You're Always Scratchin' at the Eight Ball

Hulk and Jackson

As many of you may already know, I blew up The Buick, a mere fourteen months after destroying The Croc.

I headed north to my brother's place on Friday night, so I could babysit The Boy.

We had quite a day. He spent his day eating, sleeping, running in place and punching the air. I spent the day filling bottles, singing songs and changing diapers.

My parents brought Mamo and dinner later in the day so we could have a Mothers' Day celebration.

After dinner, hanging out and dessert, Dad headed back home with Mamo, while Mom and I headed to Wal-Mart in The Buick.

It was pretty late so Wal-Mart wasn't totally horrible. I did have to get attitude with some of the workers.

My mom was looking to buy a simple and cheap silver band. They had just what she was looking for in the jewelry department, but it was locked in the glass case. We stood there for quite awhile, obviously looking like we needed someone to help us.

Meanwhile, two chicks in red vests, which I'm assuming indicates management of some sort, were cleaning out the registers and talking about texting people. I know they could see us just standing there. In fact, as they walked to the department, they walked by us and glanced at us standing by the case.

Finally, I got really grumpy and walked over to one.

"Excuse me. Is this department not open?"

Both the girls looked at me like I was rude for interrupting. "Well, we're just closing these registers, but you're welcome to look."

DUH! You mean we can walk through and look at stuff that's just sitting out? Awesome!

"Right. But can we buy stuff?"

"Yeah. Sure!" The girl answered in a friendly tone but I was incredibly irritated. I hate conversations where you can't get a full answer.

"Okay," I sighed and really tried to hide the fact that I wanted to punch her. "My mother would like to see something in the case. Are you able to unlock it?"

"Yeah. Sure!"

And then she still just stood there.

She eventually sent someone our way and my mom finally got her ring, and I got to add to my list of reasons why I don't like to shop there.

Mom and I were both thirsty, so we hit Sonic before heading out of town. My mom is a bit of an addict when it comes to Sonic. No matter how tired she is, she's always up for a vanilla Coke.

At ten minutes to midnight, we both heard some strange noises and The Buick started acting strangely.

"Is that your car?" My mom asked.

"Yeah. I think so."

I turned everything off; air, radio, etc. The engine died and with it went the power steering and brakes. I struggled to keep the car out of the ditch as I pulled over to the rocky and uneven shoulder.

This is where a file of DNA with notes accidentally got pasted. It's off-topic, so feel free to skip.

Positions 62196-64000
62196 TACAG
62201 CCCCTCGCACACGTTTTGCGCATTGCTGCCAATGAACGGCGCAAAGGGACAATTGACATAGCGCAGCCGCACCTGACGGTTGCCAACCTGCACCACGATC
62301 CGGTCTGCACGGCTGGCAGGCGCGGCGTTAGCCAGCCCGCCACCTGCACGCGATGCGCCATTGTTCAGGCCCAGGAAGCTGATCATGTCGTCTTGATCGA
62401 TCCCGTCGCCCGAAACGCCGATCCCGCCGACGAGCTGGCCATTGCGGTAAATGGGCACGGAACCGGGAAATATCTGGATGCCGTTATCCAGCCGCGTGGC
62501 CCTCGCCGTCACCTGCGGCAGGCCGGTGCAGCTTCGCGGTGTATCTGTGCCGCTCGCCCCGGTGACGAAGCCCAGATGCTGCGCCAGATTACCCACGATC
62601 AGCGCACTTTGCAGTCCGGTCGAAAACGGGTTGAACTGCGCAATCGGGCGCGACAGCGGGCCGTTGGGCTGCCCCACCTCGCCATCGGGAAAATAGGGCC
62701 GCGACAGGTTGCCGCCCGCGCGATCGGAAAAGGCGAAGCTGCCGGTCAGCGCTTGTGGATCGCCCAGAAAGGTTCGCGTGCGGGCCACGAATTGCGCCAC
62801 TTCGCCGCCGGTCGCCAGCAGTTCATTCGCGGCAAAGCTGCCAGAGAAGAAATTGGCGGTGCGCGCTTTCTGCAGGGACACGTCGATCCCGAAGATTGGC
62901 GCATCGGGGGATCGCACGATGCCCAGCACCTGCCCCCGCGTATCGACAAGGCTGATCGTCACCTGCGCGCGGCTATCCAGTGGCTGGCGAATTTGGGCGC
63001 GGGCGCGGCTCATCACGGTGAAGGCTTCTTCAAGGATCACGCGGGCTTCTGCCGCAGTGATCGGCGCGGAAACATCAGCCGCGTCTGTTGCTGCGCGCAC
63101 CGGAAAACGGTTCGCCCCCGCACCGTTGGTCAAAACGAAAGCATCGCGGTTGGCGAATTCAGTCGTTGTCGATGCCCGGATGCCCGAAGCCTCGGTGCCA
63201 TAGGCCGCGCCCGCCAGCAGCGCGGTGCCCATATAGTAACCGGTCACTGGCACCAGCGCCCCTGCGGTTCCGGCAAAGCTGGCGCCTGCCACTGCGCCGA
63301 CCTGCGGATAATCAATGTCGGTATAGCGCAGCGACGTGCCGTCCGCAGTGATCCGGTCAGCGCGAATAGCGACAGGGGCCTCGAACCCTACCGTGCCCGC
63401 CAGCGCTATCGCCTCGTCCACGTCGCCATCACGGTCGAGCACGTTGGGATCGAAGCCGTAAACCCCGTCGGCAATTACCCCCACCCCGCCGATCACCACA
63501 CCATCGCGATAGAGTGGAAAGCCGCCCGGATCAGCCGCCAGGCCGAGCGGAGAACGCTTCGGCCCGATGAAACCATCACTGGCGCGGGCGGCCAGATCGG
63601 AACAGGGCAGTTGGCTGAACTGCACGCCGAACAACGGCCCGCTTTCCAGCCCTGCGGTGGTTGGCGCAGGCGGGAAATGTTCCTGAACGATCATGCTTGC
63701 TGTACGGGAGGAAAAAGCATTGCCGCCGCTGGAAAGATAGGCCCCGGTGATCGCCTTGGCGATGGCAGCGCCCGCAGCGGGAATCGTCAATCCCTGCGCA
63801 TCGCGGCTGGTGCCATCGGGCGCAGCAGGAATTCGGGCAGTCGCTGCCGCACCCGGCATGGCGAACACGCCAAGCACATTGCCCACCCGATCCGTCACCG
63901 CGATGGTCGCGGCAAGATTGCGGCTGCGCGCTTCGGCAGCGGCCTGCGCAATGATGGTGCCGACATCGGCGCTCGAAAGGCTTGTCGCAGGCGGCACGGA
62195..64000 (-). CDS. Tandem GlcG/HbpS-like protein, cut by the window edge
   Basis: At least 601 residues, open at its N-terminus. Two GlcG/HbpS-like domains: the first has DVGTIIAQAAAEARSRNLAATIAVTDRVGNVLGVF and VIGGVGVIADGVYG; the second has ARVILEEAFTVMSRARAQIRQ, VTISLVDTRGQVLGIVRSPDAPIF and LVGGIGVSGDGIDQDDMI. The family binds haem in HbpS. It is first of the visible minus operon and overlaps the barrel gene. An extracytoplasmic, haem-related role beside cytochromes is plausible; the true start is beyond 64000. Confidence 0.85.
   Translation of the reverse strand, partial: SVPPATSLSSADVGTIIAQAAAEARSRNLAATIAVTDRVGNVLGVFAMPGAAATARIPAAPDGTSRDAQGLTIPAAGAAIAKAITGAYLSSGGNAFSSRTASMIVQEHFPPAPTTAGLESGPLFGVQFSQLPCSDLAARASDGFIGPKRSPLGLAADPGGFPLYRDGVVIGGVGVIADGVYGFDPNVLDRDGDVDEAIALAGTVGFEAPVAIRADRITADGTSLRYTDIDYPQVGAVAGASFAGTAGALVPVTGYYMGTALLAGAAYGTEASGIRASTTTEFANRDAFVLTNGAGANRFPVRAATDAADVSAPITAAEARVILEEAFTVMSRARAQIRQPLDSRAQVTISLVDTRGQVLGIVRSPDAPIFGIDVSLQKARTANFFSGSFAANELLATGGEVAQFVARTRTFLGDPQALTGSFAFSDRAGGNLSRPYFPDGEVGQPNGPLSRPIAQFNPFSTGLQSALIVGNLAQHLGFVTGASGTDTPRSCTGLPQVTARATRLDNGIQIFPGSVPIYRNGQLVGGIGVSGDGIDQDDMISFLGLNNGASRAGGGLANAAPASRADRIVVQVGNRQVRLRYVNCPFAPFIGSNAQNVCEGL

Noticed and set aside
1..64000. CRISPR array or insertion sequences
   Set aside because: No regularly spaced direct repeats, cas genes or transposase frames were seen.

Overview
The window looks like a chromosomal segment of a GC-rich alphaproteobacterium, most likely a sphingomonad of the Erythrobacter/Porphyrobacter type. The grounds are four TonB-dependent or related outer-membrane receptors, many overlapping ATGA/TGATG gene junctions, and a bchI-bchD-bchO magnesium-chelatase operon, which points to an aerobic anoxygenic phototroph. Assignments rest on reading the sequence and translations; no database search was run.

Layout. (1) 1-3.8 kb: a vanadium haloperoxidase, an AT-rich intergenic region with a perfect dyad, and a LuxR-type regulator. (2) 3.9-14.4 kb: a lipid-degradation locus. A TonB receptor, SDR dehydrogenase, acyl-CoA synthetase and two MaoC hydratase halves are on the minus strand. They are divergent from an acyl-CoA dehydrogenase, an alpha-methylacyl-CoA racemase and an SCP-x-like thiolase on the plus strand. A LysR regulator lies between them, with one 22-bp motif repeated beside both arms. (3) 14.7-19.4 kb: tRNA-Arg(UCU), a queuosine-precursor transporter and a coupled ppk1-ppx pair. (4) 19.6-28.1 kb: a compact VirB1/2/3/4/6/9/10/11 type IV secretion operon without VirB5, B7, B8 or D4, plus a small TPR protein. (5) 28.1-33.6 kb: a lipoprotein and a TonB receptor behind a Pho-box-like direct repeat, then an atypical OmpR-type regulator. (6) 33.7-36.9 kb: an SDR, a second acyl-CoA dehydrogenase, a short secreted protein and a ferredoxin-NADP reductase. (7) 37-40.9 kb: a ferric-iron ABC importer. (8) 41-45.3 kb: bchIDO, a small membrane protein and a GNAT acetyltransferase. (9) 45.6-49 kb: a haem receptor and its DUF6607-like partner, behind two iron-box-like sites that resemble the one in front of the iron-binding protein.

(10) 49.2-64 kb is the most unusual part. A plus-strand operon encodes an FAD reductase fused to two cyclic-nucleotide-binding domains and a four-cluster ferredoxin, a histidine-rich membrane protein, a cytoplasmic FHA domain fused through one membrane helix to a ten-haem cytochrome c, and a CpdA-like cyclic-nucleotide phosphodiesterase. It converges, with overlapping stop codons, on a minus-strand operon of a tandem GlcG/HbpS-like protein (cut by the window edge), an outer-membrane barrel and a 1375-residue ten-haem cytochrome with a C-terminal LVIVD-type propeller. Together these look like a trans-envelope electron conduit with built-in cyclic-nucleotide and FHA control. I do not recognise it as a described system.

Four miles east of Riley, there is a big sign. It's all light up and has a big arrow pointing the way to Riley. We see this sign most every time we go to and come from Manhattan. We ended up just south of the sign.

So when I called my dad to tell him where we were, I was really irritated that he didn't understand where we were.

I should probably mention that I didn't have very good service in that spot, even in roam. The Flint Hills are awesome at blocking reception. And I was a little high-strung and rambling things like "The sign! Tuttle Creek Boulevard and the big sign! To Riley! AAAAAARRRRGH!"

I went back to the car and looked under the hood. Because I really know what I'm doing under there.

There was water where water should be. The engine didn't feel overly hot. So I pulled the oil dipstick. And didn't see any oil.

I always check my oil before I travel. My dad had changed my oil last time I was home and I checked it a couple of weeks ago. But I didn't check it before I left Friday night.

I felt sick.

I called my dad back and told him I was pretty sure there was no oil. He didn't sound excited but was on his way.

I got back into the car with my mom and waited.

"I feel like I have to pee, poop and puke all at the same time."

"Well . . . we're in the middle of nowhere. Go out in the field and have at it!" My mom laughed.

Soon after that, a big truck pulled in front over in front of us and a man came walking back.

"You need any help?"

"No thanks. I already called my dad. He should be here soon."

A few minutes later, another truck stopped, reversed and pulled over. A youngish guy got out of the truck and hesitated. I'm pretty sure his wife/girlfriend forced him to see if we needed help.

"Thanks. I'm pretty sure I blew up my car, but we have some help coming. Thank you very much, though!"

I thought the days of Good Samaratans were over!

When my dad got there, he took a look at the engine. There was, in fact, oil in the car. Apparently, the hood light was too dim for me to see the oil. I was a bit relieved until Dad had me start the car.

"Okay. Turn it off," he ordered after only listening for two seconds.

I was a bit flipped out, which made me rude and snippy. As my dad pulled us over to a little parking area, my mom was trying to make me feel better by telling me a story. I realized I wasn't listening to her and then when I tried to listen, I felt like I was going to jump out of my skin.

"I'm really sorry. I'm not trying to be mean but I just can't do this right now."

I'd like to publicly apologize to my parents. I really appreciate their help. I was just really really keyed up.

What's the moral of this story? Probably that you should not let me drive your car. I do not seem to be having the best luck.

I'm pretty sure it's Mother Earth telling me to hurry up and get that bicycle.

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